In April 2011, two years shy of its 100th birthday, the Fed held its first press conference in history in response to mounting criticism of its lack of transparency. In other words, the Fed felt that it had to walk out into the sunshine and defend itself. And, as no doubt part of the same public relations effort, recent Fed publications reveal a concerted effort to perpetuate the myth that the Federal Reserve System is not a central bank at all, but a system of banks that serve “our local communities.”
For those of us studying in economics departments in the late 1990s, reverence for the Fed as an institution was unquestioned. Today, however, while it is still largely misunderstood by the public, the Fed has become something of a byword for secret deals and crony capitalism among a growing segment of the population.
None of this happened by accident, of course. The Fed’s role in the destructive dot-com and housing bubbles of recent decades, and its role in the heightened monetary profligacy of recent years could have remained comfortably in the shadows as it has done for most of the Fed’s century-long history. What’s different this time is that, with the help of the web, Ron Paul’s 2012 campaign, and of course, the Mises Institute, the Austrian School of economics is no longer an obscure and ignored minority.
While no one would describe the Austrian School as dominant today, the fact that it can no longer be ignored is made clear in the many ways that a Bruce Bartlett or a Paul Krugman at The New York Times goes out of his way to attack the Austrians, or it may simply be seen in the sneering criticisms of the Austrian School that mainstream economists feel obliged to include in their remarks to colleagues and students.
As anyone who has worked in academia knows, academia is fundamentally authoritarian and resistant to change, so the fact that the academics are lagging behind the general population should surprise no one. But the growing popularity of the Austrian School among young, well-informed laypeople and young scholars alike is certainly heartening.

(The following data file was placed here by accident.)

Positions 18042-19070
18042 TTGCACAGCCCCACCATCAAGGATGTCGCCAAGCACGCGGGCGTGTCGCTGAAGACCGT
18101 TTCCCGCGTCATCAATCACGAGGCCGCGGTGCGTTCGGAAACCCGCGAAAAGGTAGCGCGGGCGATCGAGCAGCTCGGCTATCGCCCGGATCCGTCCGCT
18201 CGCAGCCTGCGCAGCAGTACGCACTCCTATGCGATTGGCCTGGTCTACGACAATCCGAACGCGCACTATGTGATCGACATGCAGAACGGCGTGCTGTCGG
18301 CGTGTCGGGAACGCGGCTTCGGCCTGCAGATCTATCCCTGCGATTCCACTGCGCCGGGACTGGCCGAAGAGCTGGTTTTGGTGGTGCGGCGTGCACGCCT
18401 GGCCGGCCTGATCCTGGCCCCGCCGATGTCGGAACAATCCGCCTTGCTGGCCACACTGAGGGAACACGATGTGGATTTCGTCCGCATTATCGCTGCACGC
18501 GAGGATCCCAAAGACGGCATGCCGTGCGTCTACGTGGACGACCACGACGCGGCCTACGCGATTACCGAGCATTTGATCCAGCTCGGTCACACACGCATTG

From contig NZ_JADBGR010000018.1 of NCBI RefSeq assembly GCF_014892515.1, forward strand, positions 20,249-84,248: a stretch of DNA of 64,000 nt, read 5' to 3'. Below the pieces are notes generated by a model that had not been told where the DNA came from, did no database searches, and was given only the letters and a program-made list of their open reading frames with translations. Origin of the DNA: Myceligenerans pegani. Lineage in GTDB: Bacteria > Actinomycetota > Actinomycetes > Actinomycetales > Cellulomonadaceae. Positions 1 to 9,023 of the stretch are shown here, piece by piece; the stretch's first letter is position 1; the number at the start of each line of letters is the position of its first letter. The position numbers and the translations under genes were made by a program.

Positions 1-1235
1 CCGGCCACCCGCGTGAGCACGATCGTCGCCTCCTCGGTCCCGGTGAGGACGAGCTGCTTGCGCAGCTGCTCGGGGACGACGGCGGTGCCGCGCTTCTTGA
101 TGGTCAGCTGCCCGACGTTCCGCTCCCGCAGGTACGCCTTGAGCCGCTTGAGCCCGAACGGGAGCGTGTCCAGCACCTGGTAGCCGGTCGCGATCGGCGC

In spite of all this, it remains easy to lose sight of how much progress has been made.
A decade ago, although the Mises Institute had laid the foundation for the Austrian School’s expansion today, it nonetheless remained all but invisible to an ordinary college student. Indeed, in college in the late 1990s, I never encountered any Austrian scholar at all until I just happened to take a macroeconomics course with Fred Glahe, an Austrian economist at the University of Colorado. Still unfamiliar with the Austrians a year later, Glahe instructed me to attend an event called Mises University, and I dutifully went.
Yet after a week of Mises U, and after being fully convinced of this new way of looking at economics, I still had to return to everyday life where there were no Austrian students to talk to. Without social media, I lost touch with almost all of the students I met at Mises U, and after joining the Ph.D. program at Indiana University, I quickly found out that being a follower of the Austrian School was a lonely proposition indeed. The Mises Institute was truly the only way to connect to the larger Austrian movement back then, and it was a lifeline.